Feeding the Nursing Cat

I have bred my cat and she is getting ready to deliver her kittens. I have heard that nursing her kittens will be even more energy-intense than pregnancy. Is this true?

feeding_nursing_catIt is correct that during nursing (lactation), a cat needs the greatest amount of energy calories of any life stage. Optimal nutrition for reproduction and lactation pursues the following outcomes:

  1. Conception/successful pregnancy
  2. Providing the queen with her best ability to deliver her kittens
  3. Thriving kittens both before and after birth

The various stages of reproduction—heat (estrus), pregnancy, lactation, and weaning— provide unique stresses to the body. Each creates specific nutritional concerns that should be addressed to maximize both queen and kitten health.

"Each [stage] creates specific nutritional
concerns that should be addressed to maximize
both queen and kitten health"

Cats are pregnant for 63–65 days (58–70 day range), and a healthy, well-fed queen will experience steady weight gain throughout her pregnancy. This weight gain appears to be energy storage to support the upcoming lactation. A high-digestibility, high quality kitten formulation is generally recommended during feline pregnancy, and multiple small meals may provide the queen with the means to maintain adequate nutrient and calorie intake. 

At delivery, queens will lose about 40% of the weight they have gained during pregnancy, and the rest will be lost during lactation due to the work-load placed on the queen’s body. Once the kittens are born, the queen can increase her food intake because she will have more room in her abdomen, but the energy density of the food must be high enough or she will not be physically able to consume enough to sustain milk production, weight, and body condition. Periodic assessments of the queen’s body condition provide opportunities to fine-tune feedings. Feeding during lactation is best accomplished using a highly-digestible, high-quality kitten formulation.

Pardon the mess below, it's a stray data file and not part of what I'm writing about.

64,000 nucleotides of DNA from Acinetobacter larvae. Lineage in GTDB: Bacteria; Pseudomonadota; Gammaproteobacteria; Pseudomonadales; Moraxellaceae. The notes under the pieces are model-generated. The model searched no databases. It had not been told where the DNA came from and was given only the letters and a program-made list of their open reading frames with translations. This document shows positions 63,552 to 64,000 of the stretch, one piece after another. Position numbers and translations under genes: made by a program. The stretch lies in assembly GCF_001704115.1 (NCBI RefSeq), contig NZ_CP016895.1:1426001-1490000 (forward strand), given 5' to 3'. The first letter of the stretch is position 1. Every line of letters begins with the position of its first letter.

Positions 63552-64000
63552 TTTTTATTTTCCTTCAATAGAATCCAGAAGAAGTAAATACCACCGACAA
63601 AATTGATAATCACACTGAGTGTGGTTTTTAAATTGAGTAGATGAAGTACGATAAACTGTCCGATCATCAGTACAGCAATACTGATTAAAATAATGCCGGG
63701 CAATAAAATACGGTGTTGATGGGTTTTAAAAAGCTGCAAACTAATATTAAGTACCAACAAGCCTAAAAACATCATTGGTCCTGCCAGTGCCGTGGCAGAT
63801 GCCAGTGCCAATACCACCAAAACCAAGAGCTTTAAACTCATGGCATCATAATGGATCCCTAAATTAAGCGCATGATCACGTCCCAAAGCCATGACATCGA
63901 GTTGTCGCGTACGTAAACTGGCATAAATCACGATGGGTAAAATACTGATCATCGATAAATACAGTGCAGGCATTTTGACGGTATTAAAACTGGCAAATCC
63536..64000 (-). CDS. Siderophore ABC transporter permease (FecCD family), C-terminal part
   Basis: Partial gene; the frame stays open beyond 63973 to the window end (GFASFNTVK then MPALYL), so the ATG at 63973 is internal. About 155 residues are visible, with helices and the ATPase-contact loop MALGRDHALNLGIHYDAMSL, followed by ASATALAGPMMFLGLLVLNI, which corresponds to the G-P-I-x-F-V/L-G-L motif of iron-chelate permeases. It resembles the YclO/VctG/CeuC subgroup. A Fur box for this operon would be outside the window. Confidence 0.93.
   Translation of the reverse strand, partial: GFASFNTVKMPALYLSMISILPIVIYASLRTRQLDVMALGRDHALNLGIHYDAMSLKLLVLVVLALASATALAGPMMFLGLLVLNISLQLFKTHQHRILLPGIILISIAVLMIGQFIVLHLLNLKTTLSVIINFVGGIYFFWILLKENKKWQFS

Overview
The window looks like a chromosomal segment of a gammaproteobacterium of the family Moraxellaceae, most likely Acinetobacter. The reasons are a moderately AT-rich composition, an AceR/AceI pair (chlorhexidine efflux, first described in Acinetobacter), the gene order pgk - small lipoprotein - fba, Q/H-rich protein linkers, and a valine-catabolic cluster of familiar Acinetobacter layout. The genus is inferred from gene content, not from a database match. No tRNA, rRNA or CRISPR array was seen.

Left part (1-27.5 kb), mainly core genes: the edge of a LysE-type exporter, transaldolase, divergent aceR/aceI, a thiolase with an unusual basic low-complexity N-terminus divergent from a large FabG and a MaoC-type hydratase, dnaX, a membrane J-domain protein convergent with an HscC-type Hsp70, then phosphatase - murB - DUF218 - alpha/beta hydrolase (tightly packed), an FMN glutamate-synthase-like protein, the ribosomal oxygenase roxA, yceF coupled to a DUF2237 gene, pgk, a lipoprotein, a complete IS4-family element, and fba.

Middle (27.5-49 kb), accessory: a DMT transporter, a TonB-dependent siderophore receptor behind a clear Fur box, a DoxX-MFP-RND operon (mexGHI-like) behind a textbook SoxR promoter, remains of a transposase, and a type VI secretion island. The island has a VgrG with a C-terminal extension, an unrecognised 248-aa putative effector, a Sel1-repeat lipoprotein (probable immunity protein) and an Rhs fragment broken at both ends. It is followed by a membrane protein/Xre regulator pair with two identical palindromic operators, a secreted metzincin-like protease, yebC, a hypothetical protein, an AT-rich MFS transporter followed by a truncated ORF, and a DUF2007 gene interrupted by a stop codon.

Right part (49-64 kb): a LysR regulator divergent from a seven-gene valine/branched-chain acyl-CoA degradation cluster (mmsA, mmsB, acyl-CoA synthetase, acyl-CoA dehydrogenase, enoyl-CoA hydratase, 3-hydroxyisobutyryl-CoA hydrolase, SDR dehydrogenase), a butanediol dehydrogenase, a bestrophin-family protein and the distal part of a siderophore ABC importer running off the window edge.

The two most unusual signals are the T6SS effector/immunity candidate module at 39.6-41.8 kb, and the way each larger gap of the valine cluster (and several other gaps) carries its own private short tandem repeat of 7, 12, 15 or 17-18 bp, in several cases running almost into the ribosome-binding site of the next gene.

"Peak milk production and the queen’s peak energy need
occurs at 3–4 weeks of lactation,
but the peak food requirement occurs at
6–7 weeks post-partum."

Peak milk production and the queen’s peak energy need occurs at 3–4 weeks of lactation, but the peak food requirement occurs at 6–7 weeks post-partum. This is primarily due to the fact that the kittens are also consuming the queen’s food as they approach weaning age.

Free-choice feeding during the first 3 to 4 weeks of lactation, unless the cat only has one or two kittens, provides many advantages. The queen can eat on her own schedule, she can consume smaller amounts of food each time she eats, and the kittens can begin sampling solid food as soon as they are able (at about 3 weeks of age).

Do I need to change how I feed my cat as she weans her kittens?

Restricting food to the queen before and during weaning can help her taper off her milk production, helping her be a bit more comfortable. On day one of weaning, withhold the queen’s food, allowing the kittens to eat their food while they are away from their mother. They can all be together that night, and the kittens will suckle a bit. On day two of weaning, the kittens are separated from the queen and she is fed about 25% of her pre-breeding portion and formulation.  Over 4 or 5 days, increase to the full pre-breeding portion and meal-feeding. The kittens should not be allowed access to nurse during this time as that delays drying up milk production.

With a bit of planning and input from your veterinarian, you can create a nutritionally sound plan for pregnancy and lactation, setting the stage for both a healthy cat and healthy kittens.

This client information sheet is based on material written by: Robin Downing, DVM, DAAPM, DACVSMR, CVPP, CRPP

© Copyright 2016 LifeLearn Inc. Used and/or modified with permission under license.

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